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Books Books 41 - 50 of 174 on Therefore am I still A lover of the meadows and the woods, And mountains ; and of....
" Therefore am I still A lover of the meadows and the woods, And mountains ; and of all that we behold From this green earth ; of all the mighty world Of eye and ear, both what they half create,* And what perceive ; well pleased to recognise In Nature and... "
Voices of the true-hearted - Page 165
by John Greenleaf Whittier, Park Benjamin, James Thomas Fields, Henry Wadsworth Longfellow, William Cullen Bryant, James Russell Lowell - 1846 - 288 pages
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Voices of Nature to Her Foster-child, the Soul of Man: A Series of Analogies ...

George Barrell Cheever, Henry Theodore Cheever - Natural theology - 1852 - 430 pages
...mountains ; and of all that we behold From this green earth ; of all the mighty world Of eye and ear, both what they half create, And what perceive ; well pleased...of the sense, The anchor of my purest thoughts, the muse, The guide, the guardian of my heart, and soul Of all my mortal being. This is a record of the...
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Outlines of English Literature: By Thomas B. Shaw

Thomas Budd Shaw, Henry Theodore Tuckerman - American literature - 1852 - 465 pages
...name for the reverent study of nature, embraces all knowledge, all sanctity, all truth. With him it is "The anchor of my purest thoughts, the nurse, The...the guardian of my heart; and soul Of all my moral ' The prominent feature in Wordsworth's system, of mingled aesthetics and ethics, is the belief that...
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Poems from the Poetical Works of William Wordsworth

William Wordsworth - English poetry - 1853 - 281 pages
...and of all that we behold From this green earth ; of all the mighty world Of eye, and ear, — both what they half create,* And what perceive ; well pleased...perchance, If I were not thus taught, should I the more /rs * This line has a close resemblance to an admirable line of Young, the exact expression of which...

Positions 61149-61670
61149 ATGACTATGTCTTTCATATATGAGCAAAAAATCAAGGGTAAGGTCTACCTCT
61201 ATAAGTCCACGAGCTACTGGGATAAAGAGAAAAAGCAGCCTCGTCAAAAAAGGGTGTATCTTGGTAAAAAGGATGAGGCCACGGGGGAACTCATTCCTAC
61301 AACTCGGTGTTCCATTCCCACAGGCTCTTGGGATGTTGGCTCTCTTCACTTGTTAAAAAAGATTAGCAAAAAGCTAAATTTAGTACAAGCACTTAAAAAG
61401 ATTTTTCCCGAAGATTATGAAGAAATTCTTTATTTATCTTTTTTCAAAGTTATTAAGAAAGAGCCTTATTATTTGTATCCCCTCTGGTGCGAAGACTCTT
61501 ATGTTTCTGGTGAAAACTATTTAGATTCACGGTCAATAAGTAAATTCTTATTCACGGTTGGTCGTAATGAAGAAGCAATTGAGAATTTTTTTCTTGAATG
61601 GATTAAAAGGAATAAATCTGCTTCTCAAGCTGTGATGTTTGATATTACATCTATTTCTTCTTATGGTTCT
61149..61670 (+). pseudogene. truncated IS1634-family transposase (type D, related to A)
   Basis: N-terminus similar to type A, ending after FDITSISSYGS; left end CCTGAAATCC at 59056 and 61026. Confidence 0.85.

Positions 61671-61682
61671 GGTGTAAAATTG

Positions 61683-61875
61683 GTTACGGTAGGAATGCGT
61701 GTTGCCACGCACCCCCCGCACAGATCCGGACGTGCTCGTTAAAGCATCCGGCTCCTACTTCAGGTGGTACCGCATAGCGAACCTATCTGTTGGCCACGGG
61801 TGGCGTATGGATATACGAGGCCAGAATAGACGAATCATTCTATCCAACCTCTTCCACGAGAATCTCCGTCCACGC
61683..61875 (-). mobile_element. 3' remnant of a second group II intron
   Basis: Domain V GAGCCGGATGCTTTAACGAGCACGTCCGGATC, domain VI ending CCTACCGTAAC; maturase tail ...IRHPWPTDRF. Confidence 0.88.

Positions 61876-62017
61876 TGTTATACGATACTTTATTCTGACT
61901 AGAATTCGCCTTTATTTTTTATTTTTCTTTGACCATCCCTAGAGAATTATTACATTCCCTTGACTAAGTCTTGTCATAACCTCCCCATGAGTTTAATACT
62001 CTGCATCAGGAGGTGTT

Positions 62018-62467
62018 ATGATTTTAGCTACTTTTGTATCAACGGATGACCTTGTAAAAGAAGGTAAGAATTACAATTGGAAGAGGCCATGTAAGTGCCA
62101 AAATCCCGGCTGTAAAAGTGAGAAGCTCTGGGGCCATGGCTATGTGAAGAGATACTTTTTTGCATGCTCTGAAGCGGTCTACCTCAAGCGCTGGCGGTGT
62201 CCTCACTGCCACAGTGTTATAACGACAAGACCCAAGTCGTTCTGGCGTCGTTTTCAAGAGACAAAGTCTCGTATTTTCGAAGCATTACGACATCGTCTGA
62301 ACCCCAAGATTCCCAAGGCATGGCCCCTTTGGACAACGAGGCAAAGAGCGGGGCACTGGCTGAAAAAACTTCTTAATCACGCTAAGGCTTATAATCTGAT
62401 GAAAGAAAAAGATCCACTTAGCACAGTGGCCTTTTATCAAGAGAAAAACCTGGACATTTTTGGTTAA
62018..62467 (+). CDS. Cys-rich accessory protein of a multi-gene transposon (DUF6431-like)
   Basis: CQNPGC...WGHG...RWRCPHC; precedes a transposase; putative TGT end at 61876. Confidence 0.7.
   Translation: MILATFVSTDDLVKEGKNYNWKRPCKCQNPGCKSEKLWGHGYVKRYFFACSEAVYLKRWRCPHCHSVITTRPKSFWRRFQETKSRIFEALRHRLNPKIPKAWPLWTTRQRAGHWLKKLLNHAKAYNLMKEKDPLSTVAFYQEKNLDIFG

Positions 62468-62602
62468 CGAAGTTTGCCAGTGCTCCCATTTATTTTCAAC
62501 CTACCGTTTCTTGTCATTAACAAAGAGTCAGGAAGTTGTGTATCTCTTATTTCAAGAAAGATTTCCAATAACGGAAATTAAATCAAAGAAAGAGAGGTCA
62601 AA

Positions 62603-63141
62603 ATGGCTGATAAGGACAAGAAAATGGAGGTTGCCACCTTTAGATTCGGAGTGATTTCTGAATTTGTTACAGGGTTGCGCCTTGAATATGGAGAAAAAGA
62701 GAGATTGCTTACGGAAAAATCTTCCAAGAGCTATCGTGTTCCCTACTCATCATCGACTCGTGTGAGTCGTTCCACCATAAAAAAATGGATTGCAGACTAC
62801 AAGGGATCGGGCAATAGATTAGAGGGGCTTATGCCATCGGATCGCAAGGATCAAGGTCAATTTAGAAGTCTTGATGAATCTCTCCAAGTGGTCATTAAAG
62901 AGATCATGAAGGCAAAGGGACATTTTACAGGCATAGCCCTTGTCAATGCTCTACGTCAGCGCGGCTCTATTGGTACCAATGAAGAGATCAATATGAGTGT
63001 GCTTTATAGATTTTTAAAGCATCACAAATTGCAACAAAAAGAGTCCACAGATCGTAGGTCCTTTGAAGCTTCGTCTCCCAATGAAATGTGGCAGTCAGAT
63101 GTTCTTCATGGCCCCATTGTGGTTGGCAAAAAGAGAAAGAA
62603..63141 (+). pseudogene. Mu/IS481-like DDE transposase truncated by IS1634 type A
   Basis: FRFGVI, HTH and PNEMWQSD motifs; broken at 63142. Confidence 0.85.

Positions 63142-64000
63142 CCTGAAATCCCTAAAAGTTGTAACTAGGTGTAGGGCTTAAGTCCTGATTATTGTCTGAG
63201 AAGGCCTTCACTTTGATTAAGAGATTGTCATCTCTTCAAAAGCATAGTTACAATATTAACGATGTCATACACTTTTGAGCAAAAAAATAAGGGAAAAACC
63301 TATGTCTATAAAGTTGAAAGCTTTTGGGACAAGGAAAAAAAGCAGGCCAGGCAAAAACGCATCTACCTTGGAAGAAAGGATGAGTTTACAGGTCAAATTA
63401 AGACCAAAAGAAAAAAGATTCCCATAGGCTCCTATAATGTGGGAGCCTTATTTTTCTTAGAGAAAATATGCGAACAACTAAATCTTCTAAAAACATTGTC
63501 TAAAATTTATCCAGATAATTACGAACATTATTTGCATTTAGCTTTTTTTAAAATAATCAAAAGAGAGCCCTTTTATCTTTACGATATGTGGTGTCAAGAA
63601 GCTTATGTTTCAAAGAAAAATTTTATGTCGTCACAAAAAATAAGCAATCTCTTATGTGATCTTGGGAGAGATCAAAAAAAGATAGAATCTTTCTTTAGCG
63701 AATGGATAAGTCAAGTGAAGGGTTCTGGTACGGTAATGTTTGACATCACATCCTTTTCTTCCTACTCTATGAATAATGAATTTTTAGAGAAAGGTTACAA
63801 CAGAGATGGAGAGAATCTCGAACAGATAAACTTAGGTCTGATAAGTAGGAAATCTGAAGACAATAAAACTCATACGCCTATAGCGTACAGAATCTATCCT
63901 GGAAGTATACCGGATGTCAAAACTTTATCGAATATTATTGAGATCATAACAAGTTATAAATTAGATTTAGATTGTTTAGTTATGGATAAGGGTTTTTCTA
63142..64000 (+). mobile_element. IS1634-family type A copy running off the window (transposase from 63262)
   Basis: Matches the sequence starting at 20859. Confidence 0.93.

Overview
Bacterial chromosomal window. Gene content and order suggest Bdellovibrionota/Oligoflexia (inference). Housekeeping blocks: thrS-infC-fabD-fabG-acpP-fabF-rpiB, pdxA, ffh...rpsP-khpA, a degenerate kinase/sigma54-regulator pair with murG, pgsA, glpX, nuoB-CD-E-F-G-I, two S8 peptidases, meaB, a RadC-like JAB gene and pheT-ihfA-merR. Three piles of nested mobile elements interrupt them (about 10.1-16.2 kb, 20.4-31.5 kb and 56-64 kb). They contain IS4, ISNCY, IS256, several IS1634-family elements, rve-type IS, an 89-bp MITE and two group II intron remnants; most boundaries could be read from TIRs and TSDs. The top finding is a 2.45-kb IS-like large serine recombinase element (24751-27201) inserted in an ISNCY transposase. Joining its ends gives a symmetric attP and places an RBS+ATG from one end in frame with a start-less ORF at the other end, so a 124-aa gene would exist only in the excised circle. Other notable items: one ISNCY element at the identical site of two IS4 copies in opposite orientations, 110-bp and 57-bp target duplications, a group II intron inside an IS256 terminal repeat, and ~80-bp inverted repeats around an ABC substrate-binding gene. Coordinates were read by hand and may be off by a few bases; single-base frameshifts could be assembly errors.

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Birmingham: a poem

Harry Howells Horton - 1853
...and wide ; And as Napoleon, hero of his time, Rose at the call of France, with power sublime, " * " Well pleased to recognise In nature and the language...guardian of my heart, and soul Of all my moral being." — WORDSWORTH. So did the lesser star of Dawson shine, In answer to a summons more divine : So shines...
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Beautiful poetry, selected by the ed. of The Critic

Beautiful poetry - 1853
...mountains ; and of all that we behold From this green earth ; of all the mighty world Of eye and ear, both what they half create, And what perceive ; well pleased...anchor of my purest thoughts, the nurse, The guide, the gnardian of my heart, and soul Of all my moral being. Suffer my genial spirits to decay : For thou...
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Birmington : a poem: in two parts, with appendix

Harry Howells Horton - Birmington (Westmidlands, England) - 1853 - 290 pages
...Napoleon, hero of his time, Eose at the call of France, with power sublime, * " Well pleased to reeognise In nature and the language of the sense, The anchor...guardian of my heart, and soul Of all my moral being."— WOEDSWOBTH. So did the lesser star of Dawson shine, In answer to a summons more divine : So shines...
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Kidd's Own Journal, Volume 5

William Kidd - Science - 1854
...mountains ; and of that we behold From this green earth; of all the mighty world Of eye and ear ; both what they half create, And what perceive ; well pleased to recognise In nature and the language of the si'nse, The anchor of my purest thought, the nurse, The guide, the guardian of my heart and soul, Of...
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The Poetical Works of William Wordsworth

1856
...mighty world Of eye and ear, both what they half create, And what perceive; well pleased to recognize In nature and the language of the sense, The anchor...nurse, The guide, the guardian of my heart, and soul Nor perchance, If I were not thus taught, should I the more Suffer my genial spirits to decay: For...
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The Earlier Poems of William Wordsworth: Corrected as in the Latest Editions ...

William Wordsworth - 1857 - 435 pages
...and of all that we behold From this green earth ; of all the mighty world Of eye, and ear, — both what they half create,* And what perceive ; well pleased...guardian of my heart, and soul Of all my moral being. t Nor perchance, If I were not thus taught, should I the more Suffer my genial spirits to decay : For...
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Homes and Haunts of the Most Eminent British Poets

William Howitt - Literary landmarks - 1857 - 706 pages
...mountains ; and of all that we behold From this green earth ; of all the mighty world Of eye and ear, both what they half create, And what perceive : well pleased...guardian of my heart, and soul Of all my moral being."— Vol. II. pp. 183, 184. But this doctrine is not the casual doctrine of Wordsworth in one or two casual...
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